IN THIS CHAPTER
Introducing the Windows application programming interface (API)
Learning when you'll use the Windows API
Looking at documentation sources for dynamic link libraries (DLLs)
Writing VBA code for the Windows API
Practicing API programming with examples
Access and Visual Basic for Applications (VBA) help you develop powerful applications. Using the Windows application programming interface (API), you can take full advantage of the Windows graphical user interface (GUI) to create your own windows (forms), dialog boxes (message boxes), list boxes, combo boxes, command buttons, and so on. These objects make your application a Windows application. And that's what this chapter is all about.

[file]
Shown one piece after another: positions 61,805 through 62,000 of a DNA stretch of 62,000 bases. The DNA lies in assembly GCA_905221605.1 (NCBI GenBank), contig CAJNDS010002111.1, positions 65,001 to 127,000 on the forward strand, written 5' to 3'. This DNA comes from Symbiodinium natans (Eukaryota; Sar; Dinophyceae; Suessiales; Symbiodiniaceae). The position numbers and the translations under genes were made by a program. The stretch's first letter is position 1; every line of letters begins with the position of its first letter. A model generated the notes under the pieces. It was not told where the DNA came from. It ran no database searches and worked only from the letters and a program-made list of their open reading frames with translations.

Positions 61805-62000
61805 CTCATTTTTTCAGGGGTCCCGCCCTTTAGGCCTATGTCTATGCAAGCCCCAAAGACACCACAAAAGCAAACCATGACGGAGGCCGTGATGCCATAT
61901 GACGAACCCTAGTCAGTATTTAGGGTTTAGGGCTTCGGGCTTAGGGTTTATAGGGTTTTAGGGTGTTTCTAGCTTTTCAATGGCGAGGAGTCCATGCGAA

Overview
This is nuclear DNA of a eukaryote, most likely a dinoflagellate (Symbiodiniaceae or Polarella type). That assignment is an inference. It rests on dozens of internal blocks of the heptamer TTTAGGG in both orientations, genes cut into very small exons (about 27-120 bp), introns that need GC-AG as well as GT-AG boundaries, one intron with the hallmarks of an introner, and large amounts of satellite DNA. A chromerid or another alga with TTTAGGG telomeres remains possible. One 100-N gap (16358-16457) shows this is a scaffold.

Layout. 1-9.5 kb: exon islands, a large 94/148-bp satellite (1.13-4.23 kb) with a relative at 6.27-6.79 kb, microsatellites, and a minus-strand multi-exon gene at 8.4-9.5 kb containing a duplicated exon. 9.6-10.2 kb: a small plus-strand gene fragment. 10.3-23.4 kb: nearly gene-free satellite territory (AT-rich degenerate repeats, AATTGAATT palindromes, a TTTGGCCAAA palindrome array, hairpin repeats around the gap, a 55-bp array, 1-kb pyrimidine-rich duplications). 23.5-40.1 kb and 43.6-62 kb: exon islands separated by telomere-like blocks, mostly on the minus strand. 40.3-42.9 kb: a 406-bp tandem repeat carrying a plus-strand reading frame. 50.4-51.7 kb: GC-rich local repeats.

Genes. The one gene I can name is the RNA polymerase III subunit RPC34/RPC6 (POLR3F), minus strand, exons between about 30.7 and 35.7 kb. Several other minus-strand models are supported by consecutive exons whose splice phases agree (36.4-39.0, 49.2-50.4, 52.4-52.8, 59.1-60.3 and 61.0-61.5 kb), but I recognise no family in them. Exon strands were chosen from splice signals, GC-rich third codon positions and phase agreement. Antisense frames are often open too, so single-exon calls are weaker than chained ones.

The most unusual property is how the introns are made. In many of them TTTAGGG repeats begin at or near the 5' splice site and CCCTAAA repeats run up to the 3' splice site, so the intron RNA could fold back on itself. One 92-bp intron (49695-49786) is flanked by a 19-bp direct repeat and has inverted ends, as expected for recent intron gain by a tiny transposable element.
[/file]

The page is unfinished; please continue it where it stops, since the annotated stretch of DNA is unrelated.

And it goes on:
Although this chapter concentrates on the API included with Windows, the concepts are applicable to other APIs as well, such as the Open Database Connectivity (ODBC) API, the Messaging Application Programming Interface (MAPI), and the Telephony Application Programming Interface (TAPI).
The Windows API is a set of built-in code libraries extending the Windows interface. Access makes these libraries available to you and simplifies their use. The API libraries include functions that allow you to create windows, check systems resources, work with communications ports, send messages to applications, and access the Registry, among other things.
These functions hook directly into the internal workings of Windows. Although ...